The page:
AAOS Now

Published 6/1/2015
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Joseph P. DeAngelis, MD; William Timothy Brox, MD

What Is AAOS Doing About Performance Measures?

Joseph P. DeAngelis, MD, and William Timothy Brox, MD

One of the cornerstones of current healthcare reform efforts is the attempt to measure the impact of implementing evidence-based guidelines in clinical practice. As the nation moves toward value-based healthcare delivery, these “performance measures” may provide the link that makes compensation proportional to performance.

As physicians, we realize that neither regulators nor legislators should define these measures. Orthopaedic surgeons are the most qualified professionals to develop and evaluate quality of care measures for patients with musculoskeletal conditions, and taking steps to own this process is imperative for our profession.

Earlier this year, the members of the AAOS Performance Measure Committee (PMC) gathered to discuss the next steps in their charge to develop, validate, and implement orthopaedic-specific performance measures. Acting under the purview of the Council on Research and Quality, the PMC has been tasked with providing Academy members with practical tools to improve the quality of care for orthopaedic patients.

This endeavor, which will be conducted in conjunction with orthopaedic specialty societies, aims to establish a framework for evaluating and endorsing measurement tools that help patients and physicians quantify their clinical outcomes. The committee’s current efforts are focused on two areas: assessing function and pain in patients with osteoarthritis and the management of hip fractures in the elderly. Future endeavors will likely include measures for other musculoskeletal conditions that have sufficient evidence to guide the process, for example those with clinical practice guidelines (CPGs).

As part of the AAOS strategic plan, the PMC facilitates the transition from CPGs and appropriate use criteria (AUC) into tangible clinical performance measures (CPM) focused on relevant and important clinical outcomes. Particular emphasis will be placed on the transition from these evidence-based recommendations to the practical implementation of the suggested behaviors.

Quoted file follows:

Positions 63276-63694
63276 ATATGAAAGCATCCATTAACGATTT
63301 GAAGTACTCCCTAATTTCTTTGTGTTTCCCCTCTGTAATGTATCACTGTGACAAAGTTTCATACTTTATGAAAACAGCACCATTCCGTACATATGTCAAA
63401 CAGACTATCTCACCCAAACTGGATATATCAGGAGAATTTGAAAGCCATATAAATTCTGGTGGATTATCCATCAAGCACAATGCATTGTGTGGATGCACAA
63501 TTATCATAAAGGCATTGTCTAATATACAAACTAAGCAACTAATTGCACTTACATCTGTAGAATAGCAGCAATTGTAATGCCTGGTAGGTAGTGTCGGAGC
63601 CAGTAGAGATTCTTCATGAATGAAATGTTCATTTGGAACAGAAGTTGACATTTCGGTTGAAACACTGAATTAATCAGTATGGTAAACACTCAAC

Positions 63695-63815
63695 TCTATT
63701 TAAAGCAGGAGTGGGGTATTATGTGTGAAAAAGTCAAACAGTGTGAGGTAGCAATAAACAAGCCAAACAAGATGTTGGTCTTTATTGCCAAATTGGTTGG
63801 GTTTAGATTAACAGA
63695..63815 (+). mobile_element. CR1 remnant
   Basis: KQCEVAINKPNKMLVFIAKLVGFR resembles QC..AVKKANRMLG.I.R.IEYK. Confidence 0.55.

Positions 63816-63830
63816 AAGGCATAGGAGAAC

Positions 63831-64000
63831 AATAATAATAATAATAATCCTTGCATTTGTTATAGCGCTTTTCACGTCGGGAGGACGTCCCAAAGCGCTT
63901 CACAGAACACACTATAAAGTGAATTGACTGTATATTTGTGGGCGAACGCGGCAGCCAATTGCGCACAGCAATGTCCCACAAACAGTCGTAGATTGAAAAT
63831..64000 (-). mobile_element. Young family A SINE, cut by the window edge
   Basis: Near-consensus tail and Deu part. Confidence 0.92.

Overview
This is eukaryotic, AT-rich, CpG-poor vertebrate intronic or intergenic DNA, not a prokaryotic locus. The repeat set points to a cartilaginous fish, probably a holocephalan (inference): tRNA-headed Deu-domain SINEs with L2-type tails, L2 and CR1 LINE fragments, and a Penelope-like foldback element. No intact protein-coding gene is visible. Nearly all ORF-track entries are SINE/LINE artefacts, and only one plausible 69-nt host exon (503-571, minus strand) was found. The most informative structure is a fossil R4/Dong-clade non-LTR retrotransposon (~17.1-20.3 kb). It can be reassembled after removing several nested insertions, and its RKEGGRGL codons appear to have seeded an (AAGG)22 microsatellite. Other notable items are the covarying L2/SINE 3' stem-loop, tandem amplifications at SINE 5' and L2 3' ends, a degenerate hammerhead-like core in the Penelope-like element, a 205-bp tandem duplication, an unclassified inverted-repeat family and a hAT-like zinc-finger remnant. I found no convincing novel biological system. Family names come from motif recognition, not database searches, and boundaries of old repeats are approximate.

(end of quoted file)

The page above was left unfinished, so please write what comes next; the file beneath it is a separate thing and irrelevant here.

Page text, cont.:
Starting with CPGs
CPGs are developed by AAOS physician volunteer work groups to advance physician-patient communications and improve the diagnosis and treatment of musculoskeletal conditions. CPGs are developed using sound, evidence-based methodology, beginning with a comprehensive systematic review of the relevant orthopaedic literature. (See “
AAOS to Add Systematic Reviews to Evidence-based Products”.)

Subject-matter expert workgroup panels then fashion concrete recommendations that can serve as educational tools. All recommendations are based on assessments of current scientific and clinical information and accepted approaches to treatment. Current CPGs can be found on the AAOS website (www.aaos.org/guidelines).

Over the past 3 years, the AAOS and orthopaedic specialty societies have made considerable headway in writing and publishing these quality measures and have increased the number of instruments significantly. Many of these resources enable physicians to satisfy the requirements stipulated by the Centers for Medicare & Medicaid Services as part of existing legislature. Because the situation is rapidly changing, continued and increased efforts will be needed to document the significant value of orthopaedic patient care efforts. This documentation will help preserve reimbursements and remuneration as competition to shrink healthcare budgets increases.

Ending with CPMs
Performance measures as developed will be based on CPGs, which provide the evidence to support high value healthcare delivery. They will be selective, focused, measurable, and actionable. Over the next 4 years, the PMC plans to complete a minimum of six performance measure sets, along with implementation and validation tools.

The PMC is a critical component of the plan for orthopaedic surgeons to retain and exert a leadership position in defining quality metrics as they relate to the practice of orthopaedic surgery. AAOS members who wish to increase their understanding of performance measures are encouraged to review the free “Performance Measures Development Webinar” and the Frequently Asked Questions on the Performance Measures Page of the AAOS website (www.aaos.org/research)

In addition, the AAOS has a position statement on “Public Reporting of Provider Performance” that outlines the development of public reporting programs and sets forth the Academy’s position on their use.

Joseph P. DeAngelis, MD, and William Timothy Brox, MD, are members of the AAOS Performance Measures Committee.

Learning Opportunities
Performance Measures Development Webinar (replay)

Frequently Asked Questions [
PDF]

AAOS Position Statement
Public Reporting of Provider Performance

Other AAOS resources
Clinical Practice Guidelines

Appropriate Use Criteria

Performance Measures

Resources
National Quality Measures Clearinghouse

National Quality Forum